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I

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For example:
 
For example:
 
*''[[Perhael]], '''i''' [[sennui]] "[[Panthael]]" [[esta]]thar [[aen]]'' "[[Samwise Gamgee|Samwise]], '''who''' ought to be called 'Fullwise'"<ref>{{HM|SD}}, [[King's Letter]]</ref>
 
*''[[Perhael]], '''i''' [[sennui]] "[[Panthael]]" [[esta]]thar [[aen]]'' "[[Samwise Gamgee|Samwise]], '''who''' ought to be called 'Fullwise'"<ref>{{HM|SD}}, [[King's Letter]]</ref>
*''[[Eru]] '''i''' [[or]] [[ilya|ilye]] [[mahalma]]r [[ea (verb)|ea]]'' "the One, '''who''' is above all thrones"
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*''[[Ilúvatar|Eru]] '''i''' [[or]] [[ilya|ilye]] [[mahalma]]r [[ea (verb)|ea]]'' "the One, '''who''' is above all thrones"
  
 
In Quenya, it can also be declined as a noun:
 
In Quenya, it can also be declined as a noun:

Revision as of 18:02, 26 November 2011

i (plural in in Sindarin) is the Quenya and Sindarin article "the" and relative pronoun "who".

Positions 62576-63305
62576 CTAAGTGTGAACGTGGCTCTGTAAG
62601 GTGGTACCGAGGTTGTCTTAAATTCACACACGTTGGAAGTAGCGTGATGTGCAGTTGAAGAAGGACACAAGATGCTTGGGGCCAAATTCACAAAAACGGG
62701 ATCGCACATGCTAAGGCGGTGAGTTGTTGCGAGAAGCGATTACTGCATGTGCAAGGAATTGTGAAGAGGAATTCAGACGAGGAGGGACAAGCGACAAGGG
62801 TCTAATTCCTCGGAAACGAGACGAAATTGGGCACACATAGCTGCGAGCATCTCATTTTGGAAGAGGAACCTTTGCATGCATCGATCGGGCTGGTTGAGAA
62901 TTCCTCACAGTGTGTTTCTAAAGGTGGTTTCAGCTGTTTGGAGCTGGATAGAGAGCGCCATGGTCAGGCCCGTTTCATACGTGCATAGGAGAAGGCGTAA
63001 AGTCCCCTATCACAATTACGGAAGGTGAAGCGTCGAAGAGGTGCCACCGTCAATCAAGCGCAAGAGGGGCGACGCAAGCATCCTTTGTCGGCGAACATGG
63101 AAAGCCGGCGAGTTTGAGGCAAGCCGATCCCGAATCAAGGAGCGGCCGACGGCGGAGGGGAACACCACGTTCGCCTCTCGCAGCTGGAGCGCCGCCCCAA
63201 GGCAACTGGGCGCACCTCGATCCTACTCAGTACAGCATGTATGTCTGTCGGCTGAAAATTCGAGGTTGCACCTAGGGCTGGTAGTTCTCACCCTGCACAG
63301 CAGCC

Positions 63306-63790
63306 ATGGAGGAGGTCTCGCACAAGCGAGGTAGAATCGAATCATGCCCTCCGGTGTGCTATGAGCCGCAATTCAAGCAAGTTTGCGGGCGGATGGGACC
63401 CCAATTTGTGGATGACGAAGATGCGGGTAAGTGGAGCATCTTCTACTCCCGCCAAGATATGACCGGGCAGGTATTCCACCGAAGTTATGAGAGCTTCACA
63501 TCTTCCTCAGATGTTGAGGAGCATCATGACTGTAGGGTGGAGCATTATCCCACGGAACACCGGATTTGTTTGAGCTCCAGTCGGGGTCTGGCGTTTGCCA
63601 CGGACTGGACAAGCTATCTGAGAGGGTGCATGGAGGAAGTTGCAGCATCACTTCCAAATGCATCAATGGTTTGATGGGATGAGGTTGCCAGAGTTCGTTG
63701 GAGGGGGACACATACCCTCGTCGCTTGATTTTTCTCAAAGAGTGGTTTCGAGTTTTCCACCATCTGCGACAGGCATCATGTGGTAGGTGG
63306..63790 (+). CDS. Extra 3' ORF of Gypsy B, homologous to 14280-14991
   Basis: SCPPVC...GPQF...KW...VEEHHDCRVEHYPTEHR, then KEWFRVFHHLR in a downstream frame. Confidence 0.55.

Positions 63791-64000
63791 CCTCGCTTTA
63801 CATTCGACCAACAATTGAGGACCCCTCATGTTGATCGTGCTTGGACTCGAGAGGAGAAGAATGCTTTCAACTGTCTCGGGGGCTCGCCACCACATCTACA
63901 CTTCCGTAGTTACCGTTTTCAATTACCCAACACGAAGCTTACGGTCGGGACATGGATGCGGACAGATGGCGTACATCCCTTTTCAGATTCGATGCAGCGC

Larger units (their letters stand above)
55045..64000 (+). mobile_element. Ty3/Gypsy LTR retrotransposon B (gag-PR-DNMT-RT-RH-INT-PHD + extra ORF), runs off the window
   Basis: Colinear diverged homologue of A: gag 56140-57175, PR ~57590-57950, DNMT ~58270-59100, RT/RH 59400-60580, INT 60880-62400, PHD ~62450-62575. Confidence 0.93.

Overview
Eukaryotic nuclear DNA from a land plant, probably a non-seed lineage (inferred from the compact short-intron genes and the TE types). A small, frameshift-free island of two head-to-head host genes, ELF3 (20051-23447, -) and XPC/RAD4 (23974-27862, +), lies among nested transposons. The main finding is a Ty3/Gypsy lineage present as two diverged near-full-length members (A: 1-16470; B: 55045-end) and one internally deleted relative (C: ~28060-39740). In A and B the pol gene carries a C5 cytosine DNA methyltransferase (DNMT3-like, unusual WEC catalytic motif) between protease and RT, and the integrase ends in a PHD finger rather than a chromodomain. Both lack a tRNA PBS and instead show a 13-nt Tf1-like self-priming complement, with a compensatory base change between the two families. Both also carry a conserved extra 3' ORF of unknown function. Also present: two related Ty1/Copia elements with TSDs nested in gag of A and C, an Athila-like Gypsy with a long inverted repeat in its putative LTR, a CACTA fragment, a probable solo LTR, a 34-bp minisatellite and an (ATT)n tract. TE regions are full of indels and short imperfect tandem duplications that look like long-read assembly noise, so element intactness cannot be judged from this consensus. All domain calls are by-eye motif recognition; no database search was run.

Etymology

It is possible that the article begun as a relative pronoun, whose Primitive Quendian Root was YA.

Sindarin

Mutations

In Sindarin, the singular form causes lenition to the following word. For example tâl "foot" > i dâl "the foot".[1]

The plural form causes nasal mutation, and the final -n is assimilated. For example Periain "Halflings" > in+Periain > i-Pheriain "the Halflings".[2]

(The affection is usually noted with a hyphen or a dot between article and word.)

Related forms

These Sindarin prepositions contain the suffixed article -in:

The above combined articles when before a word, cause a peculiar phenomenon of lenition different from the above.[3]

As a relative pronoun

In both Quenya and Sindarin, i is used for the relative pronoun "who" or a conjunction "that", introducing a secondary phrase. In Quenya it is usually the plural form of ya/ye but can also be used in the Singular.

For example:

In Quenya, it can also be declined as a noun:

References

  1. J.R.R. Tolkien, Christopher Tolkien (ed.), The Lost Road and Other Writings p. 298
  2. J.R.R. Tolkien, The Lord of the Rings, The Return of the King, "The Field of Cormallen"
  3. http://folk.uib.no/hnohf/sindarin.htm#mixed
  4. J.R.R. Tolkien, Christopher Tolkien (ed.), Sauron Defeated, King's Letter
  5. J.R.R. Tolkien, "Eldarin Hands, Fingers & Numerals and Related Writings — Part One" (edited by Patrick H. Wynne), in Vinyar Tengwar, Number 47, February 2005, p. 21